The Seventh Circuit Court of Appeals recently upheld an interesting decision regarding the scope of the Family and Medical Leave Act (FMLA). FMLA provides up to 12 weeks of unpaid leave for employees for qualified reasons, without the fear of losing their jobs. Qualified reasons include serious medical conditions, birth or adoption of a child, or even caring for a close relative with a serious medical condition. Employees should notify their employers of their intention to take FMLA leave, and employers may deny the leave if they do not believe the employee has a valid, qualified reason.
Employers have traditionally had significant discretion in denying questionable FMLA requests. However, the recent 7th Circuit decision may set a standard for the way employers must handle certain FMLA requests from employees.
Ballard v. Chicago Park District
Beverly Ballard took care of her mother, who lived with her and had been diagnosed with end-stage congestive heart failure. The Fairygodmother Foundation, a charity that grants terminally ill people a “wish,” notified Ballard that her mother had been given a six day trip to Las Vegas. As the primary caregiver, Ballard also received a paid trip so she could accompany her mother.
In the weeks leading up to the trip, Ballard repeatedly notified her employer of her intention to use FMLA time for the trip. She never received a straight answer, except from her supervisor’s secretary, who said Ballard would be “fine” to go on the trip as long as she had the right paperwork. Therefore, Ballard went on the trip with her terminally ill mother, and was subsequently fired for unexcused absences.
The district court looked at whether going on a trip to care for a loved one is a qualified reason for FMLA leave. The court found that the FMLA simply requires that an employee need to care for an ill family member, and does not specify that the family member must be in a certain location, or that they must be receiving medical treatment during the leave. The main requirement was that the employee actually provided care for the sick family member. Since Ballard undoubtedly provided care for her mother in Las Vegas, the court found she should have been approved for job-protected FMLA leave, regardless of where the care was geographically occurring.This decision went against many previous court decisions, and the Court of Appeals recently upheld the lower court’s decision. Therefore, we may be witnessing a broadening of qualified reasons for leave under FMLA. Employers should always be careful when they are deciding whether to approve or deny FMLA leave to avoid possible legal action. Employees should also make sure their rights under FMLA are protected.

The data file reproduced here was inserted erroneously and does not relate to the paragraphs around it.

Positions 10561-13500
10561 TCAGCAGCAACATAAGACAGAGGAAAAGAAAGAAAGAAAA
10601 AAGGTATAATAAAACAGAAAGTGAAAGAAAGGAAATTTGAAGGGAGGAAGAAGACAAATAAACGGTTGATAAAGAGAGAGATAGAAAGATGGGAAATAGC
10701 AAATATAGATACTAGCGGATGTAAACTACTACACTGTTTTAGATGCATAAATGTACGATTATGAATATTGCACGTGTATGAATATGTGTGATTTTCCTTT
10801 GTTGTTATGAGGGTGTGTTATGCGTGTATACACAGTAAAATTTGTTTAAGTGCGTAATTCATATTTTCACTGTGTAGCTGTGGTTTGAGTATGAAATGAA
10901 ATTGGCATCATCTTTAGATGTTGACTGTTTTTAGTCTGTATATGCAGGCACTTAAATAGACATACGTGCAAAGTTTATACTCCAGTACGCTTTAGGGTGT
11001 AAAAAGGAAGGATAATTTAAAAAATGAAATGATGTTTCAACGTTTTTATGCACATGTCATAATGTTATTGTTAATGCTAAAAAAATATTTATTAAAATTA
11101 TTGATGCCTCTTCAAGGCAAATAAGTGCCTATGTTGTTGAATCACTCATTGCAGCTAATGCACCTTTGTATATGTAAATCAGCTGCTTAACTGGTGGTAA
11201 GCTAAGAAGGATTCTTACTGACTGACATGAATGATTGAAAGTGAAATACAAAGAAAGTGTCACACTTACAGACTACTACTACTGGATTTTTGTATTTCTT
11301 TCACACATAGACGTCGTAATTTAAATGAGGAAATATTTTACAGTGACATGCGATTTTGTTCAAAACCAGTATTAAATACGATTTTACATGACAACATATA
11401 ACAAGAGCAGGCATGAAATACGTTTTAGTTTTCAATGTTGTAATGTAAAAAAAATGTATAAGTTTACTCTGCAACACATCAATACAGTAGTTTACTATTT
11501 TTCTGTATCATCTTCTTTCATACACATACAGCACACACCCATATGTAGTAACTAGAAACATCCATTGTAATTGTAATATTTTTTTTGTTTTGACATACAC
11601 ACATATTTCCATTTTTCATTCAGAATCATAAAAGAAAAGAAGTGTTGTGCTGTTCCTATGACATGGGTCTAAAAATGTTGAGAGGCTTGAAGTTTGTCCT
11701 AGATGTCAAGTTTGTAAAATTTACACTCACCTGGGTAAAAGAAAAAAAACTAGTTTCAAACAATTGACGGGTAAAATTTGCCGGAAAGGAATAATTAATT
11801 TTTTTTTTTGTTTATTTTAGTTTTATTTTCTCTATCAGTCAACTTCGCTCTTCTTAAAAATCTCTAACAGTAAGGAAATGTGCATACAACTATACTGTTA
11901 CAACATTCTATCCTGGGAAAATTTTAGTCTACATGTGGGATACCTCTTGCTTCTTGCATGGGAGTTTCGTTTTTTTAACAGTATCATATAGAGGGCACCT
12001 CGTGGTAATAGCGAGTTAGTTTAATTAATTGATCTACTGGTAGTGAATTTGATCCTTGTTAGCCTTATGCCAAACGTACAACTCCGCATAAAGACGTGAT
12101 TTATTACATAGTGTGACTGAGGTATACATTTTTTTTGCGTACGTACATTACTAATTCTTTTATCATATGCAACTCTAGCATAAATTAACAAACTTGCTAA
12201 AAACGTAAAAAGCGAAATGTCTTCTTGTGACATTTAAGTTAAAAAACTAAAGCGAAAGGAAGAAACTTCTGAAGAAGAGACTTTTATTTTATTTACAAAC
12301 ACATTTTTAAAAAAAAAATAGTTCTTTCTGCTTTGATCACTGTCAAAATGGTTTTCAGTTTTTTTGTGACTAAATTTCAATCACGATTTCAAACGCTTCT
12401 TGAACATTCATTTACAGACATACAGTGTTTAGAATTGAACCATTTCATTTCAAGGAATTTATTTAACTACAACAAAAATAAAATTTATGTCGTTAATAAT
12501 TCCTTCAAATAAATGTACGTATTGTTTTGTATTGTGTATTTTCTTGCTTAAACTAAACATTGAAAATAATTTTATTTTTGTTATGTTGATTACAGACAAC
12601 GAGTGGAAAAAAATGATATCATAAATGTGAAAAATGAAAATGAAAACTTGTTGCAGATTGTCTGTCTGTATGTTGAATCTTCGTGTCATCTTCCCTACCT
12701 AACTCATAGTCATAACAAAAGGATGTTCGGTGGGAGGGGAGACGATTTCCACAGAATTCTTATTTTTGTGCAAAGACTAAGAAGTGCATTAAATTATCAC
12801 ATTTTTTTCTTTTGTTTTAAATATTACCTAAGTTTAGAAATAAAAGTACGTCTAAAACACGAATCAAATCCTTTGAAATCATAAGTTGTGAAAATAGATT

If you have any questions or concerns regarding FMLA leave, call the law office of HKM Employment Attorneys today for help.